In recent weeks, borrowers have been given a glimpse of hope that the rate hikes they’ve endured over the past year are finally coming to an end.
In its last monetary policy announcement on January 25th, the Bank of Canada made a – potentially final – 0.25% increase to its Overnight Lending Rate, stating it would take a “conditional pause” for the remainder of the year… as long as inflation plays along, that is.
This was music to mortgage holders’ ears; those with variable-rate mortgages have had to absorb a 4.25% increase in the space of 10 months, the steepest rate hike pace in decades. For those with variable payments, that’s led to spiking monthly mortgage costs, while those with fixed payments have found themselves hitting, or coming close to, their trigger rate.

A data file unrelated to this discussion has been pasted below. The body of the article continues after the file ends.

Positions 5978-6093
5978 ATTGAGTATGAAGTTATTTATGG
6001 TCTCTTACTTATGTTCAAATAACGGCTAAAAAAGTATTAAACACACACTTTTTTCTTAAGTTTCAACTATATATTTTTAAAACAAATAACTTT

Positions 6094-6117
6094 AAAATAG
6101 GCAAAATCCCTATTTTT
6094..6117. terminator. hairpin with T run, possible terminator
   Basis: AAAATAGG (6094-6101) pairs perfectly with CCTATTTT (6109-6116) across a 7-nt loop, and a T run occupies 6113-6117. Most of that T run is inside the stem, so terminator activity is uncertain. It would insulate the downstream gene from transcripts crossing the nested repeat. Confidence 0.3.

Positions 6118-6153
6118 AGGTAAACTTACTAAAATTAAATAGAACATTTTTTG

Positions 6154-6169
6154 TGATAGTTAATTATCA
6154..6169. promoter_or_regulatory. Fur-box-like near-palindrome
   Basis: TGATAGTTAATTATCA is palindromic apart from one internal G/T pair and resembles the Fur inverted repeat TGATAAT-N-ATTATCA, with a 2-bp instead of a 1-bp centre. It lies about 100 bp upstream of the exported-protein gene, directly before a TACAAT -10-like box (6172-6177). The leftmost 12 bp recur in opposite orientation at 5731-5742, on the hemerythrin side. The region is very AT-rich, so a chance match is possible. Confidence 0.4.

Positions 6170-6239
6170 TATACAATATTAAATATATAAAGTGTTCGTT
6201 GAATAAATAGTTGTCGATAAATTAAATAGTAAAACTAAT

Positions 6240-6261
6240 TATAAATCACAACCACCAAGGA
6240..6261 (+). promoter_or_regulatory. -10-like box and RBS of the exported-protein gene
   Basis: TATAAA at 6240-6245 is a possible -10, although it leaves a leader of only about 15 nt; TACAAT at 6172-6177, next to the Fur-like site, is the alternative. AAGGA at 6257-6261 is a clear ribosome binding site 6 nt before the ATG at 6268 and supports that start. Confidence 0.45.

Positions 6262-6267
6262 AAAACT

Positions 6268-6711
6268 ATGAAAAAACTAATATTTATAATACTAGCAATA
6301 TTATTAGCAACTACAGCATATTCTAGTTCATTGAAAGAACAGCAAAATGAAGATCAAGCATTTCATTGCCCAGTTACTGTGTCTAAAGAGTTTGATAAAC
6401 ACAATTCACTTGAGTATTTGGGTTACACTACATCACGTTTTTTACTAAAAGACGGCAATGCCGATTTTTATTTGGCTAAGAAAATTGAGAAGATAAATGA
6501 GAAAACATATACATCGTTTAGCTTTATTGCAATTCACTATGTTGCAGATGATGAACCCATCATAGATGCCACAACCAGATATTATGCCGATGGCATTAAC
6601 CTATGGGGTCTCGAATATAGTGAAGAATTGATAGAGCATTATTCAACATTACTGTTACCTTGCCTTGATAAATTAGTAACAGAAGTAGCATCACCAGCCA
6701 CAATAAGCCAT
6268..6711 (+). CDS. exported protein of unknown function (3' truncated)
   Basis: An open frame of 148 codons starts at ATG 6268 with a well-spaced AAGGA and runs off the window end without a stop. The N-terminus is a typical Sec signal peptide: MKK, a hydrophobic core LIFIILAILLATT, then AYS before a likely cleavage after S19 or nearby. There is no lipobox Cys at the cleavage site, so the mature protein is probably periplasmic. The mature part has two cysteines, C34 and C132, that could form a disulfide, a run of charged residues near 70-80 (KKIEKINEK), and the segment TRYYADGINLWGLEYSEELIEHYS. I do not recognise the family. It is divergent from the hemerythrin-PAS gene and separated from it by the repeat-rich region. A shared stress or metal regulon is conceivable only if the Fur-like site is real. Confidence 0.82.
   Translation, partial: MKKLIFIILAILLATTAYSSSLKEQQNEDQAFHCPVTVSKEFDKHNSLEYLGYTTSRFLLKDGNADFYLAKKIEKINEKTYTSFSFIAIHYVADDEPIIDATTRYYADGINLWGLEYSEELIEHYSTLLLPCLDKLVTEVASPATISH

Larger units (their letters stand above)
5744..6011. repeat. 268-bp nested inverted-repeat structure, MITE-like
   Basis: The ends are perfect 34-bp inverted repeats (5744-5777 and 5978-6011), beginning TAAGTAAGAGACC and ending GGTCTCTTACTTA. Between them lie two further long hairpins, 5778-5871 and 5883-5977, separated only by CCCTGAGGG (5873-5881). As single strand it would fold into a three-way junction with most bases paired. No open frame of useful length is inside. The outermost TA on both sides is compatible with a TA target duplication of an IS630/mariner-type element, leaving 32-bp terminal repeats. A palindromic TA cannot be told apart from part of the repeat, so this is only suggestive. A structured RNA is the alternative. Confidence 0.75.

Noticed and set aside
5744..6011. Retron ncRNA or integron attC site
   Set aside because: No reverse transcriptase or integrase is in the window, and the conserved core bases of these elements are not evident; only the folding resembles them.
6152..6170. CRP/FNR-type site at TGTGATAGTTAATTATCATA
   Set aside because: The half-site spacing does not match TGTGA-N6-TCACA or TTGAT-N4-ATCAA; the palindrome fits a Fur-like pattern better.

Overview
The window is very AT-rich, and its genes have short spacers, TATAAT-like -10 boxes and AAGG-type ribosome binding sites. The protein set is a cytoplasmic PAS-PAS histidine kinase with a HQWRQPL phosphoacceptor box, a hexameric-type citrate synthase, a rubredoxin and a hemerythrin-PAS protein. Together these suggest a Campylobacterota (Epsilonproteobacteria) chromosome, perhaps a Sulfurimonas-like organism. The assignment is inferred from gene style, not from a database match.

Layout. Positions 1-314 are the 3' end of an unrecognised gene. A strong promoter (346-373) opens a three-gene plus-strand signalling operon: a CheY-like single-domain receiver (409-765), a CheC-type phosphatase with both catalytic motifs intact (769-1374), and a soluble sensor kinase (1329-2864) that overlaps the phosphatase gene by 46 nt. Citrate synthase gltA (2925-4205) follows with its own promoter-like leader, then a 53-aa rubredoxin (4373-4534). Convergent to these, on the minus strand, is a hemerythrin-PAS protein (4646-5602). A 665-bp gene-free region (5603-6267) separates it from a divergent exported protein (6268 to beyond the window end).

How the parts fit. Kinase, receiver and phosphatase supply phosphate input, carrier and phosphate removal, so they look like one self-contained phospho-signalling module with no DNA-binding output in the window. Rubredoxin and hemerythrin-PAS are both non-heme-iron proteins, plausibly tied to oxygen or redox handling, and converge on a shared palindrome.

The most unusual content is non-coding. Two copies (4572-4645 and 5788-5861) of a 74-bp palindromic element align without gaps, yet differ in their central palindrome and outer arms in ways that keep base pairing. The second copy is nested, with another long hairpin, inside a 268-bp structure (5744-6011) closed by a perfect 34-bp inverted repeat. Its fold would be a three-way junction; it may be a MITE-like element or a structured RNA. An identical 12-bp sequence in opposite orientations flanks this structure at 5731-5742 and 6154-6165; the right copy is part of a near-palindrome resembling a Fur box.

And those with fixed-rate mortgages haven’t been spared either; while being locked in means many have dodged the volatility of a rising rate environment, soaring bond yields over the past year could very well likely mean considerable rate pain at renewal time.
The Bank of Canada is certainly putting the message out there that, after the economic valleys and peaks of the pandemic, 2023 should be a year for rate stabilization. Markets initially reacted favourably to their more dovish take, with bond yields dipping in the immediate aftermath; some lenders even went as far as to moderately discount their fixed rates last week.
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A similar announcement that the US Federal Reserve – the BoC’s American counterpart – would pivot to a rate hold strategy seemed to seal the deal that rate relief is on the way.
Strong labour numbers raise rate hold doubts
But economic sentiment can turn on a dime, and the latest slew of labour reports have raised doubts that the economy – and inflation – is sufficiently cooling.